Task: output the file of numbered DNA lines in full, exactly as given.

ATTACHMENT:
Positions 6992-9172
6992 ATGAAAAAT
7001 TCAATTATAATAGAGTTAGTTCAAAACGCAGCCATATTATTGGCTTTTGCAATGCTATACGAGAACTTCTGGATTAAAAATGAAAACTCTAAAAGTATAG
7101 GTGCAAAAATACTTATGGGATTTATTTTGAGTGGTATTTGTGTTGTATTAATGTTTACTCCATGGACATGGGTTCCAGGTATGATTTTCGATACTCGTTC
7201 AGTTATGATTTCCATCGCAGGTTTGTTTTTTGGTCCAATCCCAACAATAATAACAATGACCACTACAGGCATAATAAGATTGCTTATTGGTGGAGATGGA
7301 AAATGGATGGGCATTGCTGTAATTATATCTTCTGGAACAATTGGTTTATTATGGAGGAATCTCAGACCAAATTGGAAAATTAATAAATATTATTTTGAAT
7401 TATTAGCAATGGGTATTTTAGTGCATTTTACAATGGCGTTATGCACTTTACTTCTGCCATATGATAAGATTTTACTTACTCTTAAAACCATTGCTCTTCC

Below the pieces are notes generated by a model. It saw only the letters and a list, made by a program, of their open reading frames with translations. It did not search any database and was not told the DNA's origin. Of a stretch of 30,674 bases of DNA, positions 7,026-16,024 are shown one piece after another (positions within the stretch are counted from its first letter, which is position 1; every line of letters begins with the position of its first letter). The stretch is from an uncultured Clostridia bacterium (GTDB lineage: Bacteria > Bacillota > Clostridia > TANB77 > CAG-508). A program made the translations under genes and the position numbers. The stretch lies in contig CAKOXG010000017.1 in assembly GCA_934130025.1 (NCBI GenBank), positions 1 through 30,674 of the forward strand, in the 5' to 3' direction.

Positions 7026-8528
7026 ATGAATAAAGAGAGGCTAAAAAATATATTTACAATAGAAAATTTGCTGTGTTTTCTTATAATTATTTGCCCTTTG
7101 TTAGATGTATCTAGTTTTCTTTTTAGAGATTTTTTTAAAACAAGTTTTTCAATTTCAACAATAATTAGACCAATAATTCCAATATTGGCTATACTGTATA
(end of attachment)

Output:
Positions 6992-9172
6992 ATGAAAAAT
7001 TCAATTATAATAGAGTTAGTTCAAAACGCAGCCATATTATTGGCTTTTGCAATGCTATACGAGAACTTCTGGATTAAAAATGAAAACTCTAAAAGTATAG
7101 GTGCAAAAATACTTATGGGATTTATTTTGAGTGGTATTTGTGTTGTATTAATGTTTACTCCATGGACATGGGTTCCAGGTATGATTTTCGATACTCGTTC
7201 AGTTATGATTTCCATCGCAGGTTTGTTTTTTGGTCCAATCCCAACAATAATAACAATGACCACTACAGGCATAATAAGATTGCTTATTGGTGGAGATGGA
7301 AAATGGATGGGCATTGCTGTAATTATATCTTCTGGAACAATTGGTTTATTATGGAGGAATCTCAGACCAAATTGGAAAATTAATAAATATTATTTTGAAT
7401 TATTAGCAATGGGTATTTTAGTGCATTTTACAATGGCGTTATGCACTTTACTTCTGCCATATGATAAGATTTTACTTACTCTTAAAACCATTGCTCTTCC

Below the pieces are notes generated by a model. It saw only the letters and a list, made by a program, of their open reading frames with translations. It did not search any database and was not told the DNA's origin. Of a stretch of 30,674 bases of DNA, positions 7,026-16,024 are shown one piece after another (positions within the stretch are counted from its first letter, which is position 1; every line of letters begins with the position of its first letter). The stretch is from an uncultured Clostridia bacterium (GTDB lineage: Bacteria > Bacillota > Clostridia > TANB77 > CAG-508). A program made the translations under genes and the position numbers. The stretch lies in contig CAKOXG010000017.1 in assembly GCA_934130025.1 (NCBI GenBank), positions 1 through 30,674 of the forward strand, in the 5' to 3' direction.

Positions 7026-8528
7026 ATGAATAAAGAGAGGCTAAAAAATATATTTACAATAGAAAATTTGCTGTGTTTTCTTATAATTATTTGCCCTTTG
7101 TTAGATGTATCTAGTTTTCTTTTTAGAGATTTTTTTAAAACAAGTTTTTCAATTTCAACAATAATTAGACCAATAATTCCAATATTGGCTATACTGTATA